It feels like a deep game. Ideally it seems like you wanna switch between the low, middle and high stances to dodge, guard and attack respectively. And then also do that with perfect timings and ki pulses so your stamina ( or ki, rather confusingly ) regens faster. It's a lot of button presses just to guard and attack effectively, which I dunno, I think it's maybe a little too micromanagey for me. The fewer people that get pro Smash Bros. player hands the better.
But at the same time that depth makes it fun to fight, in a way that it isn't in Dark Souls. It's a very effective separation where I started out just playing it like basic Souls and then layer on more and more moves and systems as I get comfortable, and the difference shows. The enemies can kill you in a combo, which is brutal. But you can easily do the same to them with some practice.
Then on top of your own skill level, the RPG mechanics do make a big difference in doling out new moves and abilities. So in addition to just being better I can also toss first one, then two, now three giant bombs that really do a number on an enemy if they hit, which feels great. The loot thing is a bit too extreme for me, enemies drop gear like crazy and it doesn't seem like it results in anything worthwhile. But on the whole I like the gameplay of Nioh a whole bunch. The framework and danger is Soulslike, but it also feels like its own good action game in a way many of these Dark Souls wannabes do not.
I get the impression that this was all also in the previous Nioh though. The new Devil Trigger and Castlevania-style enemy souls abilities are cool, and nice to have, but I think it's easy to forget them as well. The demon parry is the only part of the toolset I used consistently. It's good tho.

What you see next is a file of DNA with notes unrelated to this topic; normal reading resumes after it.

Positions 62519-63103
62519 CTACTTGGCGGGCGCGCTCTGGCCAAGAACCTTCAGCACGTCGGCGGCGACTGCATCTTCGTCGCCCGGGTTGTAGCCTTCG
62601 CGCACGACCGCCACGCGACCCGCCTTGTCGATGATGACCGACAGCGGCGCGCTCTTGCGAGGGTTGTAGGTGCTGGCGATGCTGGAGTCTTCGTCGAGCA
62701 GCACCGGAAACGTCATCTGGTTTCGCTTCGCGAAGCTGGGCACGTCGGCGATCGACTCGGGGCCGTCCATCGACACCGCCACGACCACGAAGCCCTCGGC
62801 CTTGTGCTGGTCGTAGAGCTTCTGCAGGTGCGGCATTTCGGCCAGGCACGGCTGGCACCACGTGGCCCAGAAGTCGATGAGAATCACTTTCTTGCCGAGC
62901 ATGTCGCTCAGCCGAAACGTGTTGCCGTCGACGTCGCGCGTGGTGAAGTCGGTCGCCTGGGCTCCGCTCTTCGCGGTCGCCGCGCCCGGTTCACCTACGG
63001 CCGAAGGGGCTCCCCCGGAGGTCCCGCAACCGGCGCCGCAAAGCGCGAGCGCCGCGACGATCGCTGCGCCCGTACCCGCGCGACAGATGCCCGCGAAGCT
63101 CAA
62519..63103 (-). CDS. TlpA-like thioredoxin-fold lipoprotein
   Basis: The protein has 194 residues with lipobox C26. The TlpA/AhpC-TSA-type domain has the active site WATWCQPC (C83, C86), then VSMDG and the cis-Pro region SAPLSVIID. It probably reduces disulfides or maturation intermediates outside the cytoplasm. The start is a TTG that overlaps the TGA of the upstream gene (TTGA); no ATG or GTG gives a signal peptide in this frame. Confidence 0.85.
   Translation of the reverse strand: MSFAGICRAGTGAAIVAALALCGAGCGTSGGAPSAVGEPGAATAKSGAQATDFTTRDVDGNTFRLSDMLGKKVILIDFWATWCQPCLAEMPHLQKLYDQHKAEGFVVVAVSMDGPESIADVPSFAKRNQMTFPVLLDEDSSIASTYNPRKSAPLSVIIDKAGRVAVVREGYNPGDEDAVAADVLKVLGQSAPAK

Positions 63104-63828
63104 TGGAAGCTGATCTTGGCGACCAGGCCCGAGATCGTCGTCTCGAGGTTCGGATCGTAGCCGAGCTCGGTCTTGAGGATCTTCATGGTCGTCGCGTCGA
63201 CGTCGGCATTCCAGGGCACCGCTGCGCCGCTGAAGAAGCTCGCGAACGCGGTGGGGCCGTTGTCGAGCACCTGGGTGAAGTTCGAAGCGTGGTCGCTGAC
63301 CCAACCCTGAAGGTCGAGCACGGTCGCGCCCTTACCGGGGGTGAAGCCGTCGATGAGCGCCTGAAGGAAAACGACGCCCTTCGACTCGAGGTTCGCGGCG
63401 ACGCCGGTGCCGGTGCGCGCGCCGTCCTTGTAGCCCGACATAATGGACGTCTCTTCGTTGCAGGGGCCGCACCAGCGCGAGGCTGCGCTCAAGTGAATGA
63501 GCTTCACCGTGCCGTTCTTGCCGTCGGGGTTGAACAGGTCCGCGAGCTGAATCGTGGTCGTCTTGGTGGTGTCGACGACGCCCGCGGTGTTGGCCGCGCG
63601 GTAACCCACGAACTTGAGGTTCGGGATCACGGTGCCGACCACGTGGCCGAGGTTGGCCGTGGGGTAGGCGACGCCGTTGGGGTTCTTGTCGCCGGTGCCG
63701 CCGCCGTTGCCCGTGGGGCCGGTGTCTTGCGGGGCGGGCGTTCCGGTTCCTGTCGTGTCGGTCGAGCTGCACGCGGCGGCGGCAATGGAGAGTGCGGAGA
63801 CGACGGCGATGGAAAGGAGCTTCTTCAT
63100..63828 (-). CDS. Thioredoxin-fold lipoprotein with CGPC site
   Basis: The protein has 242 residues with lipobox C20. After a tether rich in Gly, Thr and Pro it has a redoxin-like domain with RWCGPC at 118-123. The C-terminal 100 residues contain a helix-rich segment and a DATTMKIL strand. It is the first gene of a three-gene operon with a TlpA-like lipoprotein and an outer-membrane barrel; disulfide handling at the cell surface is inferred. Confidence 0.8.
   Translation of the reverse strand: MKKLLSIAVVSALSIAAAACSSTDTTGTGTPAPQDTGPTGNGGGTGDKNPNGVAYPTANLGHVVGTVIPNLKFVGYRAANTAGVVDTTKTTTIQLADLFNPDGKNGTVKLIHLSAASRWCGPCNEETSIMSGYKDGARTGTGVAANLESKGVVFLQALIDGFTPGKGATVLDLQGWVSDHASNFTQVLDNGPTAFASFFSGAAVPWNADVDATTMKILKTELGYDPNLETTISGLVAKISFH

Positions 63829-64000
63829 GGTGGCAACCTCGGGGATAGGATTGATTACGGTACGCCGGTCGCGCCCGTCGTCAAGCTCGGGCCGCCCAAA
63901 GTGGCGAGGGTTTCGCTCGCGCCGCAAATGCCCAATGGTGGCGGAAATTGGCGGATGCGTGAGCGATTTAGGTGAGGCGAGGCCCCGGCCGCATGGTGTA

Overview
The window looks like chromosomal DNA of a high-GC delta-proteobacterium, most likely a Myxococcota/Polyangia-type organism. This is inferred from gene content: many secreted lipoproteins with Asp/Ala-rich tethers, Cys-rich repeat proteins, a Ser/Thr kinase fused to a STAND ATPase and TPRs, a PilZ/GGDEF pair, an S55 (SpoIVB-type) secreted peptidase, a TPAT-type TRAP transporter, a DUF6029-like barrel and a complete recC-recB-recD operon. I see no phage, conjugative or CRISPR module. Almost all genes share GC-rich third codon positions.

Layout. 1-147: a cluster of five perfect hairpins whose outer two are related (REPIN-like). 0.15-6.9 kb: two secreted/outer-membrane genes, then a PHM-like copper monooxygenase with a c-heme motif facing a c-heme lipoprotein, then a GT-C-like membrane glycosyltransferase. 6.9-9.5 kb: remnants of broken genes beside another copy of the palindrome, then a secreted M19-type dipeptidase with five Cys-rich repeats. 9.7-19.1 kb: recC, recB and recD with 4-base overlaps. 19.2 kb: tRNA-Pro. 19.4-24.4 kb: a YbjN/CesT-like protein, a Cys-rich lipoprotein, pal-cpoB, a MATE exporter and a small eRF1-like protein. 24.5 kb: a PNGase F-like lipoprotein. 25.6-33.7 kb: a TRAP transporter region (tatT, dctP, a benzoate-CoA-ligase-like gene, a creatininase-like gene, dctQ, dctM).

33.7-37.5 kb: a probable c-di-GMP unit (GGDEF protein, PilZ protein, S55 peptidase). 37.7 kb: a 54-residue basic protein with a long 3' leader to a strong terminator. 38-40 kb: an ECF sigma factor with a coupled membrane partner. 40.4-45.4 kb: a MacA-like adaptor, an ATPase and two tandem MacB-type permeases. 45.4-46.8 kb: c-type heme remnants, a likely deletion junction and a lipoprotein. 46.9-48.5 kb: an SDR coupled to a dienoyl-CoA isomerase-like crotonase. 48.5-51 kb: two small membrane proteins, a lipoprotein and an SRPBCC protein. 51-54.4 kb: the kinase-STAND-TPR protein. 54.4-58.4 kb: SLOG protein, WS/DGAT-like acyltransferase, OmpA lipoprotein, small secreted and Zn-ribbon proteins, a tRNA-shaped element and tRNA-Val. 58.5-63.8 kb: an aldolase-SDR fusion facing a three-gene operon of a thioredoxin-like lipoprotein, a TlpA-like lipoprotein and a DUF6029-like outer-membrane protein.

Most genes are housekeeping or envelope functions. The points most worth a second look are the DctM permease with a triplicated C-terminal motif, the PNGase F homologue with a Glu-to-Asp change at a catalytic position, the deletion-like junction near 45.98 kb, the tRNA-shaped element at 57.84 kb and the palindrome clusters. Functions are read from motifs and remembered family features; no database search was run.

I'm playing through Sekiro currently, which is fun in a very different kinda way. There are things I definitely enjoy more in Sekiro - a more free moveset including jumping and grapple hooking to points, the graphics looking nicer without sacrificing framerate, some killer mood, a nice little self-contained story that doesn't involve a buncha historical Japanese names going in one ear and out the other, etc etc.
But while the word used to be that Nioh 1 had very few enemy types, I think there was more variation in the roster in the beta than in most of Sekiro, since Sekiro now needs more human enemies for its relatively more mundane setting. Sekiro also makes it a pain to use secondary moves. You only get a couple of slots for them, and they either help very much (mortal draw, double ichimonji, the firecrackers) or not at all(most other things I tried). It just isn't a big part of the game, just mash that attack button and parry the stuff. Which is fine and fun in a punch-outy sorta way, but I like that Nioh expands its movesets like it was a more traditional action game, with various moves that layer on top of the basic attacks.
Nioh also kinda keeps the torch going with the classic Souls stuff Sekiro abandoned. I like fighting other people's phantoms, I enjoyed co-oping with my buddy, and I made a pretty good approximation of Ninja Warriors' Yaksha in that character creator. It's great fun.
@pananabeel: On Sekiro vs. Nioh, I'm probably the wrong person to ask. I hated Sekiro and everything it was doing. I find them to be pretty different games - although I think Sekiro is significantly more difficult, Nioh is much deeper mechanically and is much, much more responsive in the combat (the demo runs about 1000% better on my Pro than Sekiro did).
As far as mechanics go, I'll do my best. Keep in mind that this is based on my very brief time with the demo, so some stuff is either based on the first game or might have changed or will change before release: